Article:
Obituary of Regine Pringle
Regine Pringle was born in Nancy, France on October 28, 1930. She had a happy childhood with her parents and sisters until the German occupation of France during World War II when her family was rounded up and taken to a concentration camp in Poitiers, France. Regine’s parents were deported to Auschwitz in July 1942, her father Hersh Braun in convoy number 13 and her mother Faiga Braun née Tallerman in convoy number 14. They never returned. Regine and her two sisters were separated from each other and were able to survive as hidden children in orphanages, convents and with righteous families in farms and villages. Through the efforts of the Joint Distribution and OSE, Regine escaped from France by crossing the Pyrenees Mountains with a group of children into Spain from where she was sent to the United States. Orphaned and alone, Regine arrived in the United States at the age of 14. She was sent to live with the family of her Uncle Max Tallerman in Paterson, New Jersey.
Thanks to Regine’s extraordinary strength of character and positive attitude, she quickly adapted to her life in the United States. After graduating from high school, Regine worked as a legal secretary. In 1953 she married Gilbert Wetter with whom she had four children. The Wetter family moved to San Diego, California in 1970. Regine earned a degree in accounting, and worked as a bookkeeper and officer manager, notably for the YMCA, until her retirement.
In 1987, Regine married James Pringle. They lived happily in Altadena until James’ death in 2005. Regine then moved to Santa Barbara to be in the same city as her daughter Fran. She quickly made wonderful new friends who were a very important part of her life until her unexpected death after falling and breaking several ribs.
Regine was known for her uplifting and caring personality. Having lost both of her parents as a child, Regine was especially sensitive to problems of children in difficulty. She volunteered to help disabled children and children from disadvantaged families. She took to heart her involvement with At Risk Kids and was a mentor for Mis Tres Caras. She was a constant defender of social justice for minorities.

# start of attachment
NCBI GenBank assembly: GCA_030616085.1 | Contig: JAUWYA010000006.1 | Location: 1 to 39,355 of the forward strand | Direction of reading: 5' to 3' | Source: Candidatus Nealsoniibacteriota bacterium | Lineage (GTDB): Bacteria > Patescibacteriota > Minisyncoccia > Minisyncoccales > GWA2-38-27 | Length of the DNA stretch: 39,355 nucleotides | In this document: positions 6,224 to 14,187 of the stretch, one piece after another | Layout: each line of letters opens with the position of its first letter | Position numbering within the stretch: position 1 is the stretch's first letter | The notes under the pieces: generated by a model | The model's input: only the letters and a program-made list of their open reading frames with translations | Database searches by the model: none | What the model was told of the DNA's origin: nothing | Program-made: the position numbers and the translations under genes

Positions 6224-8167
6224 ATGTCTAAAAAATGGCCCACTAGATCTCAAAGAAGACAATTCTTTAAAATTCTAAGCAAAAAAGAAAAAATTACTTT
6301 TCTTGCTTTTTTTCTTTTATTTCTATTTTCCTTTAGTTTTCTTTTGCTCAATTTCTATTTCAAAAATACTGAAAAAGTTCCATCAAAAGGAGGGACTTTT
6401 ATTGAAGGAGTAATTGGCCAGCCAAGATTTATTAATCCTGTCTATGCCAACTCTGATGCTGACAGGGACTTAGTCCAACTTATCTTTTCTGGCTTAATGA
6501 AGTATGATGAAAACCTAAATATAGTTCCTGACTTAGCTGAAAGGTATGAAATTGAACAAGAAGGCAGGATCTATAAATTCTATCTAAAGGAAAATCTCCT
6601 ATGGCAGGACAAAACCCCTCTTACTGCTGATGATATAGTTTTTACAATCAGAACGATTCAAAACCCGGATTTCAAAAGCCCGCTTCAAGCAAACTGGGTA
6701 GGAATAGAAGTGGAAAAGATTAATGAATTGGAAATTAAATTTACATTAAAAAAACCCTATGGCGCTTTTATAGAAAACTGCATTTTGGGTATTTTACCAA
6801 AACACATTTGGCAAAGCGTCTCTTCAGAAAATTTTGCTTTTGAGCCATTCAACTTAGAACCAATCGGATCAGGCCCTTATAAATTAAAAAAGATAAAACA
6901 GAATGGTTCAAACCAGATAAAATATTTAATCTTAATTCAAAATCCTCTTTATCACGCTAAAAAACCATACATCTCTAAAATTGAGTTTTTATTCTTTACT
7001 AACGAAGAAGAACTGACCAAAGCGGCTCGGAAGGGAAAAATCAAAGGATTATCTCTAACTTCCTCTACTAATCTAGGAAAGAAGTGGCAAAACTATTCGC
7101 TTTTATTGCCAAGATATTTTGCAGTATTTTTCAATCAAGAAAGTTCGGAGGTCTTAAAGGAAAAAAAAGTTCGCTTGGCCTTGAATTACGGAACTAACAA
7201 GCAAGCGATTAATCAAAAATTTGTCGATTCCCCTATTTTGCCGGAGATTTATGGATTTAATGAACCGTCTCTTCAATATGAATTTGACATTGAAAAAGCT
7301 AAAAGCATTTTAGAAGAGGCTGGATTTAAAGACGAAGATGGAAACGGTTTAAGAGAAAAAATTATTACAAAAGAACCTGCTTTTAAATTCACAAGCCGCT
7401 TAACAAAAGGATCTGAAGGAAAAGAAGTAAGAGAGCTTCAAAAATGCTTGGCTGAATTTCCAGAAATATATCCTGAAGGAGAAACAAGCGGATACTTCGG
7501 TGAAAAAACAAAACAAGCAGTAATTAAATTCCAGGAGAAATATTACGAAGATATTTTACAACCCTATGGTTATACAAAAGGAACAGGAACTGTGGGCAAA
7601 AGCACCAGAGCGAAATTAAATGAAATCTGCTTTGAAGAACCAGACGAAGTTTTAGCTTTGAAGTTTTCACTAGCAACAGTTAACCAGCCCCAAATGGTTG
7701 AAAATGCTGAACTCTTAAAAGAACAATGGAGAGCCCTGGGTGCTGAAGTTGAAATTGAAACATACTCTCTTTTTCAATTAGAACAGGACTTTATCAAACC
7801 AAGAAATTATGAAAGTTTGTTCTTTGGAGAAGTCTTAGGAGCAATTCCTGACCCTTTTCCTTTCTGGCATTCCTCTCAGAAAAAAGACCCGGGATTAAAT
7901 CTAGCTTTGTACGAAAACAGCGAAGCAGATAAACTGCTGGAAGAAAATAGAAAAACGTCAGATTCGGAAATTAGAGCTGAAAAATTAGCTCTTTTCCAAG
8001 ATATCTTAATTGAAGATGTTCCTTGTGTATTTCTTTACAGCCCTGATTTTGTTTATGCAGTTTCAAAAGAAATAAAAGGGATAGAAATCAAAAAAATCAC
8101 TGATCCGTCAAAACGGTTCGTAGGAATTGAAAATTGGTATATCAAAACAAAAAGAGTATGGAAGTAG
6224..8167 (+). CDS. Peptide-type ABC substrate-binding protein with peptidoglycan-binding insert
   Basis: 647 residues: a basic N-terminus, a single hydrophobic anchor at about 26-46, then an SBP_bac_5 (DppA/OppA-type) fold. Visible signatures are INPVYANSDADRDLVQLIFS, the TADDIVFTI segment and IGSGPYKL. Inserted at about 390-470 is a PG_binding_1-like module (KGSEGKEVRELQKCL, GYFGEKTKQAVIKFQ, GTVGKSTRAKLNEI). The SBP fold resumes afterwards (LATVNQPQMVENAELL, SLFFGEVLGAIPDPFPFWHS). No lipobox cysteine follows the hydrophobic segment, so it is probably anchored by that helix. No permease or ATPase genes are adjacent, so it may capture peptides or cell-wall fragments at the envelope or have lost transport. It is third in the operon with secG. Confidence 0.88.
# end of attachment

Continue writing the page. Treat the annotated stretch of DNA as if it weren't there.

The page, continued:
Her children remember fondly how Regine’s trunk was always filled with bottled water and protein bars that she regularly handed out to the homeless she would come across wherever she went.
During the last few decades of her life, Regine became aware of the importance of Holocaust remembrance. She gave countless talks about her past as the child of victims of the Holocaust. She would never refuse to give a talk to groups of today’s youth.
Regine inherited a beautiful voice from her mother. She had memories of singing with her mother to entertain the other prisoners in the concentration camp. She was often chosen to sing solos for ceremonies and in shows. Her children have fond memories of a home in which there was always joyful singing.
Regine dearly loved and was loved and cherished by her daughter Fran Finney and her husband Hal (of blessed memory) in Santa Barbara, her daughter Heidi Cahen and her husband Philippe in Strasbourg, France, her daughter Andrea Ransdell and her husband Fred in Davis and her son Steve Wetter and his wife Cindy in Chatham, New Jersey, as well as by her grandchildren Jason, Michèle, Erin, Daniel, Rachel, Jacob, Sharon, Marisa and Hannah, their spouses Barry and Max and her two great-grandsons Alex and Tom. She will be sorely missed.
As Regine’s nephew Paul Lipkin summed it up when he learned of Regine’s death: Her life was filled with both early tragedy and later joy.
The family would welcome donations in Regine’s memory to either the Joint Distribution Committee, which was instrumental in rescuing her from France during World War II, The Humane Society of Santa Barbara, from which she adopted two dogs she dearly loved in her last years, or to the ALS Association, which is searching for a cure for the disease that took the life of her son-in-law, Hal.
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